The Stamps Of A Nation

Pasta Dies

No one knows for sure just how long Italians have been making pasta. There are a hundred different names for every shape, and almost as many ways of producing them. Busiata, an early form of spaghetti, was made by rolling dough around a reed. Knitting needles have been used to pierce a hole through the middle of long pasta, and some Albanian communities in the south still use umbrella spokes.

Today, pasta can be easily produced with an extruder and a die. Bronze dies have been produced in Italy for centuries, and are often preferred over the newer Teflon dies. When dough is pushed through a bronze die, the roughness of the metal creates a porous surface, allowing the pasta to cook evenly and absorb the desired amount of sauce.

When dough is pressed through a Teflon die, it comes out shiny and smooth. While grocery shopping these noodles are easy to spot, as they have a bright yellow hue. The Teflon creates a polished surface, making it harder for the pasta to absorb sauce, and like an Italian man once told me, pasta and sauce should stick together like partners.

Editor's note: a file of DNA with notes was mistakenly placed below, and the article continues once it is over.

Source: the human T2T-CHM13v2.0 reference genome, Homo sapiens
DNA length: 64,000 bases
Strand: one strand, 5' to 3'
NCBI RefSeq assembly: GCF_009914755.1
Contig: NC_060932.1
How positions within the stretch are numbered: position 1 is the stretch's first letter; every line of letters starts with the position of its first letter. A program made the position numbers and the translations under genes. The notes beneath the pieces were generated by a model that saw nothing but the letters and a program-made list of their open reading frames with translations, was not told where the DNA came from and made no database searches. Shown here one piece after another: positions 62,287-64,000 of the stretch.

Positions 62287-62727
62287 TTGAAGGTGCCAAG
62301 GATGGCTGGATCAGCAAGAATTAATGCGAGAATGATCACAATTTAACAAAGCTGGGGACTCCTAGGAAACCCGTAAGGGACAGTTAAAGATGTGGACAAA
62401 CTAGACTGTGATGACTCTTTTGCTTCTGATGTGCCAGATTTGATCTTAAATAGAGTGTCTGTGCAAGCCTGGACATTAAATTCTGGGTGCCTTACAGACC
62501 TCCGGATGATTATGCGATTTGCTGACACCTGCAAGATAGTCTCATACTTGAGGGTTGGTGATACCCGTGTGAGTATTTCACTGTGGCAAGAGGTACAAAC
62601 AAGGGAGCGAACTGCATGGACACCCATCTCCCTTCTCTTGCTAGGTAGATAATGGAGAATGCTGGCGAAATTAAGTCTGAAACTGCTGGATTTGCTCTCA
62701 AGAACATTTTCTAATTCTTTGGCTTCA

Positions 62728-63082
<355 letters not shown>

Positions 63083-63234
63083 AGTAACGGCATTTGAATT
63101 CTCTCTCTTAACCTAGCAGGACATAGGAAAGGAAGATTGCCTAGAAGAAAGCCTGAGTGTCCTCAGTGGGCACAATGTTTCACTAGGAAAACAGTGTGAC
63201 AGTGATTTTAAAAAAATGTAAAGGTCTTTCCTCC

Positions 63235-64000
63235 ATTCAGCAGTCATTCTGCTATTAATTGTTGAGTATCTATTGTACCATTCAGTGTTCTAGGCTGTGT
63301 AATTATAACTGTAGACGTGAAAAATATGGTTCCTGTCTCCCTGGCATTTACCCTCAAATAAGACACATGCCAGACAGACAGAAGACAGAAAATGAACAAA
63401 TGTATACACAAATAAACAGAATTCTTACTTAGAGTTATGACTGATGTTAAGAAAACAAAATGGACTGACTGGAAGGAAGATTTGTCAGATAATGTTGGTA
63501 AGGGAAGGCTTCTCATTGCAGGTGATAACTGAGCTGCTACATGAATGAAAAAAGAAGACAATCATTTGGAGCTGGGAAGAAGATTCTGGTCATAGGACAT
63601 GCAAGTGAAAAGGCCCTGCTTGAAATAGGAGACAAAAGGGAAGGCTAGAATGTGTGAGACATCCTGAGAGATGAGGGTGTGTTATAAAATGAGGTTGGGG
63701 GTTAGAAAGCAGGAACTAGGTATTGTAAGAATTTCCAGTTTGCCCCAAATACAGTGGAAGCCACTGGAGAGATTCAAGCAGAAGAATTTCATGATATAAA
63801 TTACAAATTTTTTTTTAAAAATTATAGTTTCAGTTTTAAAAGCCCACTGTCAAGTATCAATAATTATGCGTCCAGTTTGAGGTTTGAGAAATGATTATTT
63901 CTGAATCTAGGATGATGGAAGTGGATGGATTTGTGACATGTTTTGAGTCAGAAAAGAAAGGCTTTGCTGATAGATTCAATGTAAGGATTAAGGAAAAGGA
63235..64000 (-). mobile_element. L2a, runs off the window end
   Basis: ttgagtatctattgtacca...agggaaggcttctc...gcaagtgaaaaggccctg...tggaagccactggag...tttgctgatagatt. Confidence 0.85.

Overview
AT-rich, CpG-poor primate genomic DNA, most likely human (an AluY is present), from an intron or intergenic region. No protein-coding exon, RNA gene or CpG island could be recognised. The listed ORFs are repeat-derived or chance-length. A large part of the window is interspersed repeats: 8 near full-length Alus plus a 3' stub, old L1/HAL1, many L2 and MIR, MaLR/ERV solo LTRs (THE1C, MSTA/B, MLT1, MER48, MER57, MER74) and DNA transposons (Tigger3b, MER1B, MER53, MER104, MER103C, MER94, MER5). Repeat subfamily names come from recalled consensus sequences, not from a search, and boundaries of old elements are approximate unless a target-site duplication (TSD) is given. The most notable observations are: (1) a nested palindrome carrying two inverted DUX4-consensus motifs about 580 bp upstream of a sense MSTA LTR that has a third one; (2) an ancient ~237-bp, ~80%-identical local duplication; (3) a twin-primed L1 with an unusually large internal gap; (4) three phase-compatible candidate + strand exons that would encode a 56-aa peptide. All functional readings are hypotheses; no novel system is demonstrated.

If you are looking for bronze dies, look no further than EMILIOMITI. They carry a large selection, from penne and spaghetti to alphabet letters and other shapes. The dies fit the pasta extruders they currently have available, namely the P3, P6, and the Dolly. Since the Dolly is the smallest extruder it doesn’t make the same variety of shapes, but you still get a selection.

Dies are the perfect addition to any pasta machine because they give you the ability to make different kinds of pastas with different sauces, allowing you to change the dishes on your menu (or your home kitchen) to fit what’s in season.

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